The rationales for ignoring law and executive orders can be funny.  We can go after Gadaffi because he is “commander-in-chief” of the Libyan armed forces, hence a military target.  (Obama would, of course, be a legitimate military target for the Taliban, or Libyan armed forces, as I’m sure the editors of the New York Times would agree.)  One exposition of assassination law notes that “it seems fairly obvious that eliminating Gadaffi will go far toward bringing attacks on civilians to an end.”3  This might be especially true if his elimination would have ended NATO attacks on Libyan civilians, which, along with those of the NATO-supported insurgents, seem to have far exceeded those of Gadaffi and his forces.

Bringing a war to a quicker end has long been a rationalization for attacking civilians. During the bombing war against Yugoslavia in 1999 the stepped up attacks on Serbian civilian structures and civilian occupants was explicitly designed to force a quicker surrender; and the bombing of the Belgrade state broadcasting station (16 killed) was explained on the ground that the station served up state propaganda and was therefore a quasi-military target whose destruction would hasten an end to the war.  Then, of course, U.S. wars are always a matter of self-defense, against the threat of weapons of mass destruction and mushroom clouds rising over New York harbor, or some other threat to the pitiful giant. So assassination prohibitions never come into play—for us.

Israel‘s Assassination Rights

Or for our pitiful little client in the Middle East, which is a kind of pioneer in “targeted assassinations” and “preventive strikes.”  Israel has been killing Palestinians in extra-judicial actions for many years, both in the occupied territories and in Israel itself. The Palestine Centre for Human Rights estimates 604 targeted killings of Palestinians between September 2000 and March 2011, plus another 256 “collateral damage” bystanders killed. B’Tselem estimates 228 executions carried out by the Israel Defense Force (IDF) between September 2000 and October 2006, plus 154 non-targeted civilians. This, of course, just scratches the surface of the forms of violence carried out by the Israeli state and its settlers against the untermenschen who stand in the way. The IDF uses only rubber bullets in Israeli protests, but live ammunition in dealing with the Palestinians. The assassination programs are built on the foundation that Israel is confronted with “terrorists,” who can be dealt with summarily. That the dispossessing IDF is the operative body of a system of wholesale terrorism that daily violates international law is unrecognized not only in Israel but throughout the Free World.  Similarly, the Israeli wars of aggression in Lebanon and the genocidal war on Gaza in 2009 do not elicit sanctions or war crimes tribunals or discredit the Israeli state or leadership. Its right to aggress and assassinate remains intact.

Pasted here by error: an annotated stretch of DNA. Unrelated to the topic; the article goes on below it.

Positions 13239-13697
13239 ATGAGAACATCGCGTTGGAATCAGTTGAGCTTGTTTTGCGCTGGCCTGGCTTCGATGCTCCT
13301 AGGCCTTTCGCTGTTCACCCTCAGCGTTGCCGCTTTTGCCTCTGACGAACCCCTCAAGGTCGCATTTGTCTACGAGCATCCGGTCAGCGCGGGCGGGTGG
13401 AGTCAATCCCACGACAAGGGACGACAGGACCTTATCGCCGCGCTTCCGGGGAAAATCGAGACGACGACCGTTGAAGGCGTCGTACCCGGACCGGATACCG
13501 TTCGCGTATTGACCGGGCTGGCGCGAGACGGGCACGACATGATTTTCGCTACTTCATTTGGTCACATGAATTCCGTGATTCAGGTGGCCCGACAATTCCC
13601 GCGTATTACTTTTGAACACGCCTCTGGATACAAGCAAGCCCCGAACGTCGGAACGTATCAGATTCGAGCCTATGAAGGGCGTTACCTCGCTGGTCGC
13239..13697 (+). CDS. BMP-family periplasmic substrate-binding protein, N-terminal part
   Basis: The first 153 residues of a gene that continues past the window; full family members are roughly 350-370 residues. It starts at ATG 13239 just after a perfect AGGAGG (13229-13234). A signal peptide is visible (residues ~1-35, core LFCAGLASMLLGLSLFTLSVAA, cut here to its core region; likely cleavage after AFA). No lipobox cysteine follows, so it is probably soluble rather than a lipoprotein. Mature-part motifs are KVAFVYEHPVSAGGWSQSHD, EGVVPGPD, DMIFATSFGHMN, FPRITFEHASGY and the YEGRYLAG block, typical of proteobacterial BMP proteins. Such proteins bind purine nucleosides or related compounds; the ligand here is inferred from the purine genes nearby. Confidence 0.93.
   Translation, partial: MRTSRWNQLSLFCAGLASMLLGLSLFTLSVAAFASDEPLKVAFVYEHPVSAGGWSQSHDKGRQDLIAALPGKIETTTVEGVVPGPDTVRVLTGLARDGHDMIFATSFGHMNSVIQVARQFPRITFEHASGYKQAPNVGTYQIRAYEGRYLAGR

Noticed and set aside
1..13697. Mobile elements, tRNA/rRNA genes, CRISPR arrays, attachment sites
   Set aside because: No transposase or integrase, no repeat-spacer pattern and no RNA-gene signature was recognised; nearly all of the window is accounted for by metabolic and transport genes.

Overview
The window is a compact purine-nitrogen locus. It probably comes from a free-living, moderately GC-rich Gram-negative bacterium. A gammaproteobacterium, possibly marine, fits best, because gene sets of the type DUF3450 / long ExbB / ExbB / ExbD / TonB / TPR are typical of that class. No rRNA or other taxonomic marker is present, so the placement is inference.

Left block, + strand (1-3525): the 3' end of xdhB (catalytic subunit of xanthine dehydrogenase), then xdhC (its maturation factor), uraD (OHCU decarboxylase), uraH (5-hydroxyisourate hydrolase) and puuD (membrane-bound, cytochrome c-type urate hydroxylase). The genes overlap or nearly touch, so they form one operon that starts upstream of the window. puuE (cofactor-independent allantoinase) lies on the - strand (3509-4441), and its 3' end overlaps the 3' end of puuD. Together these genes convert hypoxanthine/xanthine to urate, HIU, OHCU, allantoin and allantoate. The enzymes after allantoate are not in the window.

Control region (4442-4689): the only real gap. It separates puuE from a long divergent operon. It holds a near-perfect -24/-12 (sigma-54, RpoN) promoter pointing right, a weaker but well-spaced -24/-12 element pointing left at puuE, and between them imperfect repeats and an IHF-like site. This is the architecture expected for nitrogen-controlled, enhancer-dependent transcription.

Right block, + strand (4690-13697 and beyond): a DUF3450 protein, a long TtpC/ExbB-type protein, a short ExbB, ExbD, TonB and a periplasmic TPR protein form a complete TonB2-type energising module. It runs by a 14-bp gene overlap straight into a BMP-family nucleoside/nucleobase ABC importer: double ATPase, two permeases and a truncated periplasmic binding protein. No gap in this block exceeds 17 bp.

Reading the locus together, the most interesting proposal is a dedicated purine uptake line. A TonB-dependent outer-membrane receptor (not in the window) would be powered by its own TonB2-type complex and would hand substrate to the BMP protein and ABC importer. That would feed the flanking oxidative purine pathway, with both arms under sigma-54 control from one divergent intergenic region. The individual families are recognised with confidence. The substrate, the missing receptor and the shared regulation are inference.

In 2006 the Israeli assassination program received the imprimatur of the Israeli Supreme Court, which found that the assassinations of “terrorists” who had not been tried in any court of law were legal.  “We cannot determine in advance that all targeted killings are contrary to international law,” the court ruled.  “At the same time, it is not possible that all such liquidations are in line with international law.”  But the court did make it illegal to carry out an assassination attack where more than one sure victim was unidentified and was possibly an innocent.4   Of course, the non-innocence of the properly liquidated targets had not been determined in a court of law, but this extra-judicial decision-making, which flies in the face of  international law, was acceptable to the court. The court also required that if feasible the terrorists should be arrested rather than simply assassinated.  Of course, if the target resisted their arrest killing them would be acceptable, and assassinating them where an arrest was not practicable was also acceptable.